Determining the exact year of manufacture of a pachinko machine can be a difficult. The first thing to understand is that unlike automobiles in the US, there were no real "model years" for pachinko machines. When a machine was ready for production, they produced it, and continued to produce them until sales declined to a level where they were no longer worth producing. A particular model might be initially produced in 1973, but still see limited continued production for several years after if it is popular. Collectors are not generally concerned with the particular year a machine was made, but rather tend to consider all of the same model as being from the first year of production. Manufacturers might introduce several different models in a single year, with only one of them continuing to be produced in the next. So the challenge is to try to determine the first year of production for a particular machine model. Below are a few methods that can help you.
The first method most people use is to examine what are commonly called the expiration tags. These tags or stickers will be affixed to the playfield, either by glue, a small nail, or a staple. These are actually certification stamps that the Japanese Gaming Authority would affix when they were installed in parlors. They have been called expiration tags for decades by hobbyists, so we will retain that somewhat inaccurate nomenclature. The date on the sticker is typically one year later than the date of manufacture, because that was the period when the majority of a particular model was sold and certified.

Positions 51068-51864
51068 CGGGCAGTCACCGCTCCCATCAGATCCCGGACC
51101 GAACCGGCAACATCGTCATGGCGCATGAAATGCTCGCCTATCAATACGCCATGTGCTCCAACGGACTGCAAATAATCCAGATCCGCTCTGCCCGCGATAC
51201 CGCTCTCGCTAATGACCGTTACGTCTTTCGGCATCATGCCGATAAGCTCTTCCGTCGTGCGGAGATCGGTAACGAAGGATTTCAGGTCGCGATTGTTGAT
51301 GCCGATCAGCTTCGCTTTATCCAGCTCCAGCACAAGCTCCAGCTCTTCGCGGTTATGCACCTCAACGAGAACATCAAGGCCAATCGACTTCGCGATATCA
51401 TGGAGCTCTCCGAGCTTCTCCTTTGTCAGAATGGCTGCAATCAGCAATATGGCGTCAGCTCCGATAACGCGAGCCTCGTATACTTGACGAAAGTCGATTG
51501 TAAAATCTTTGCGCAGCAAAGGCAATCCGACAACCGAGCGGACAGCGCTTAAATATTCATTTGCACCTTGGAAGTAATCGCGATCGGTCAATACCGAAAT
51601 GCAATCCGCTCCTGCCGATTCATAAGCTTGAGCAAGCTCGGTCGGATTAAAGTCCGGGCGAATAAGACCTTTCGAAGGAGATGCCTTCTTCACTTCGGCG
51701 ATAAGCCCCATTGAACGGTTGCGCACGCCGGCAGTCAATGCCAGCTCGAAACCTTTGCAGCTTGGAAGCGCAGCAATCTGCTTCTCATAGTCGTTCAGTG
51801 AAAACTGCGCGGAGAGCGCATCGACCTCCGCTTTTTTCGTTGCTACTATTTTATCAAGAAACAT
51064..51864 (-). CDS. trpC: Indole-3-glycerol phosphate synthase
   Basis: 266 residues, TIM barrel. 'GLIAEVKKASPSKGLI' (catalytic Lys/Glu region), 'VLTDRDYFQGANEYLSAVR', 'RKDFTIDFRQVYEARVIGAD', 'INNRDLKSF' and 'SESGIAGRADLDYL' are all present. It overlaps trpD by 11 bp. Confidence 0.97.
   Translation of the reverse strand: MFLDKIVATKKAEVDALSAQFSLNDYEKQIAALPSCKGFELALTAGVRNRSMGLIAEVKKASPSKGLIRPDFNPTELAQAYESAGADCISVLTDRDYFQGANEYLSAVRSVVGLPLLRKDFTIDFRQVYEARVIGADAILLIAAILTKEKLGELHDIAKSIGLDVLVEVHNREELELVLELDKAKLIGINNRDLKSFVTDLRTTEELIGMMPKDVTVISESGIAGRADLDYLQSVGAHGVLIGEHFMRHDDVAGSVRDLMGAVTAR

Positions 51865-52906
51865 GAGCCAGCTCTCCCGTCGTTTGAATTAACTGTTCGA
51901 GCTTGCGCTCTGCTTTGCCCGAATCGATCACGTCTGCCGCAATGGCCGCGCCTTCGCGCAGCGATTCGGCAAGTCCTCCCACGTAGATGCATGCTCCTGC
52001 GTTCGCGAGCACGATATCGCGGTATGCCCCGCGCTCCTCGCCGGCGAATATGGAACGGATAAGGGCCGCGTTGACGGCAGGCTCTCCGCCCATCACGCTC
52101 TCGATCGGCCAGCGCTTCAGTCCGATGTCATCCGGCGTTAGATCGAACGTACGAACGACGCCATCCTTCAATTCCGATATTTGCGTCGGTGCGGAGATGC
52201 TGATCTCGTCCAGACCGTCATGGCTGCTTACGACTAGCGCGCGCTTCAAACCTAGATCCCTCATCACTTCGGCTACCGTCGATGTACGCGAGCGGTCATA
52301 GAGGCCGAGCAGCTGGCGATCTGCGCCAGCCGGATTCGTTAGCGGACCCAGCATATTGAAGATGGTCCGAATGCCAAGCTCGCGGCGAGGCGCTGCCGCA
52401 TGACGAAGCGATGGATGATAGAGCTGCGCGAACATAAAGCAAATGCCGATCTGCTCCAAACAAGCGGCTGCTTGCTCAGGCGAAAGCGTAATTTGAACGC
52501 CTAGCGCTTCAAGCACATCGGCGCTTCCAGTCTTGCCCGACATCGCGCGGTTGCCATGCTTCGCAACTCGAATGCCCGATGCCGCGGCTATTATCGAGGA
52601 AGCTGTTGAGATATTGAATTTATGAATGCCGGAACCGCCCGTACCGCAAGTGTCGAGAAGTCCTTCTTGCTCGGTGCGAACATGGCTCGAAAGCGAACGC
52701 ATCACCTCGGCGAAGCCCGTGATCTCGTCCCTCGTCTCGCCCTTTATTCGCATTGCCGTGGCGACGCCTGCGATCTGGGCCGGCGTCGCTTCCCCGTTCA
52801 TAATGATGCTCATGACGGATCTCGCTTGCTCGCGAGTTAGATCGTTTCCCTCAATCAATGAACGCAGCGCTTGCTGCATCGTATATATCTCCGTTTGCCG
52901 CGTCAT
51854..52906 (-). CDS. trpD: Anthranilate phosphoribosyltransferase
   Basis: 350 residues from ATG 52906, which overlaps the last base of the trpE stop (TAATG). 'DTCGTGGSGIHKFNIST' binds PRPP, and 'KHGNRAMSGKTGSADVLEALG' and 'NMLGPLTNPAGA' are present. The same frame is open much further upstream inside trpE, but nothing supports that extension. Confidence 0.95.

Many pachinkos have lost the tags, and some types do not display a date. A good number of 1950's and 1960's machines had small triangular stickers that clearly indicated the patent date in western characters such as 1964. These tags are typically referred to as patent tags, and should not be confused with expiration tags. These antique pachinko machines would normally have an expiration tag as well.
Later rectangular and circular tags show the year the machine was certified by using the Shōwa year. You may find the numbers 49 and 6 in small font on a sticker for example. The 49 is not 1949, but the Shōwa year 49. The conversion is simple. Add 1925 to the number. In this case, 1925 + 49 = 1974, so the tag indicates 1974. That means the machine was likely manufactured in 1973 because 1974 is when it was to be removed from the parlor.
Shōwa 29. Manufactured 1953
Shōwa 50. Manufactured 1974
Shōwa 51. Manufactured 1975
Shōwa 52. Manufactured 1976
Shōwa 54. Manufactured 1978
Examine the features
A second method is to look at the features of the pachinko machine and compare it to the information found in 'History of pachinko' section of this website. For example, if the machine has tulip-style ball catchers, it was probably produced in 1960 or later.
Compare with other pachinko machines
A third method would be compare to pictures of pachinkos with known manufacture dates. This can sometimes be difficult as so many manufacturers produced so many different models, but sometimes it can get you the information you need. Check the 'models' section of this website and maybe you will get lucky!
Lastly, if all else fails, ask around! Post up some pictures on the pachitalk forum, and hopefully someone there can help you identify your tough-to-date pachinko machine!